Globally, yields of major crops are likely to decline with increasing temperature – 6% per degree Celsius for wheat, 7.4% for maize, smaller amounts for rice and soybean – indicating greater food security at 1.5ºC than at 2ºC. Adaptation, including by genetically engineering new crop strains, might compensate for yield falls. Reduced changes in the ocean are expected to pose a lower risk to fisheries.
Both the smaller extent and slower speed of climate change associated with the 1.5ºC target are forecast to result in a smaller threat to nature. However, in some cases it would still be severe. About 70-90% of coral reefs are expected to experience severe degradation at 1.5ºC of global warming, increasing to 99% at 2ºC.
For many species of plants and animals, parts of their normal home range are set to become uninhabitable because of increasing heat or other climate change impacts. A study of some 115,000 plant and animal species found that more than twice as many will lose half of their traditional range at 2ºC of global warming than at 1.5ºC.
Because regional temperature changes can be larger than the global average, regions such as the Mediterranean may experience conditions at 2ºC unseen in the period since the last Ice Age, with unknown consequences for nature there.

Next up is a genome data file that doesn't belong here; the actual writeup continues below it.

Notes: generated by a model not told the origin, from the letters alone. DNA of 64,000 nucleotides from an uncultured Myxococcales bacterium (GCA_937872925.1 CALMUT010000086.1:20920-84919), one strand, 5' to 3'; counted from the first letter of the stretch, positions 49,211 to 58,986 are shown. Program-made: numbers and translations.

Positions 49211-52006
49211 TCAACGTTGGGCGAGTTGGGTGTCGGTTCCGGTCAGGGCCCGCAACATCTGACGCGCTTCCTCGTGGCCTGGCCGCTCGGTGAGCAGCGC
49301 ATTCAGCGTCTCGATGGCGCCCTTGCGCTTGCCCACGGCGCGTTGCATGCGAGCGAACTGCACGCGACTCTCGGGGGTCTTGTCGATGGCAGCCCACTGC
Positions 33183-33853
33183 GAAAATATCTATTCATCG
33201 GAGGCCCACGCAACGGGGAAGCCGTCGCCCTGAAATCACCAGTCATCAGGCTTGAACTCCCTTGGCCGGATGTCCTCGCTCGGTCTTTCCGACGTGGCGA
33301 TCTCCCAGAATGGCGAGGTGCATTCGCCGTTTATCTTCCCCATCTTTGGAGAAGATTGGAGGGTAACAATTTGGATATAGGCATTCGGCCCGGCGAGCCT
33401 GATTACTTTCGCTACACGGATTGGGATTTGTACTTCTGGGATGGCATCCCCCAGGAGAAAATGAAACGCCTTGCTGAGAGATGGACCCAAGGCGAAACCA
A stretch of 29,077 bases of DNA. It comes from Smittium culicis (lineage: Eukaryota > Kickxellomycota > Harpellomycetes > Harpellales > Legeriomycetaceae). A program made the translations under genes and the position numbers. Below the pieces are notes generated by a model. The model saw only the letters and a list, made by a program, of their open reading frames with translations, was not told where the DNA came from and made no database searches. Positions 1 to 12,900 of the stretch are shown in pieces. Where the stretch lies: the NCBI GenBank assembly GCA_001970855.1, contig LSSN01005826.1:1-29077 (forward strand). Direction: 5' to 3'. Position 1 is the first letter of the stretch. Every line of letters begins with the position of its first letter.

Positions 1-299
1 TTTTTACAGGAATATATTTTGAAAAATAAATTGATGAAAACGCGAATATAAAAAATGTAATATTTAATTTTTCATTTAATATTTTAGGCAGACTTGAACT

Projections of climate change impacts on economic growth, and the costs and benefits of cutting emissions, are always highly uncertain. With that caveat, evidence indicates that limiting warming to 1.5ºC rather than 2ºC reduces the global cost of damages by about 25%.
Globally, 2ºC of warming is projected to affect economic growth significantly, such that average GDP per capita would be 5% lower in 2100 at 2ºC than at 1.5ºC. A number of countries in the Tropics are projected to see annual growth fall by 2% under 2ºC of warming, but no significant change at 1.5ºC.
Overshoots and risks
The IPCC discussed two types of pathway for stabilising global warming at 1.5ºC from 2100:
- those that always keep below this temperature
- those that overshoot it, with the temperature then being reduced towards the end of the century with substantial use of negative emissions.
Overshoot pathways carry greater risks of triggering potentially irreversible events such as runaway ice-sheet melt or species extinctions.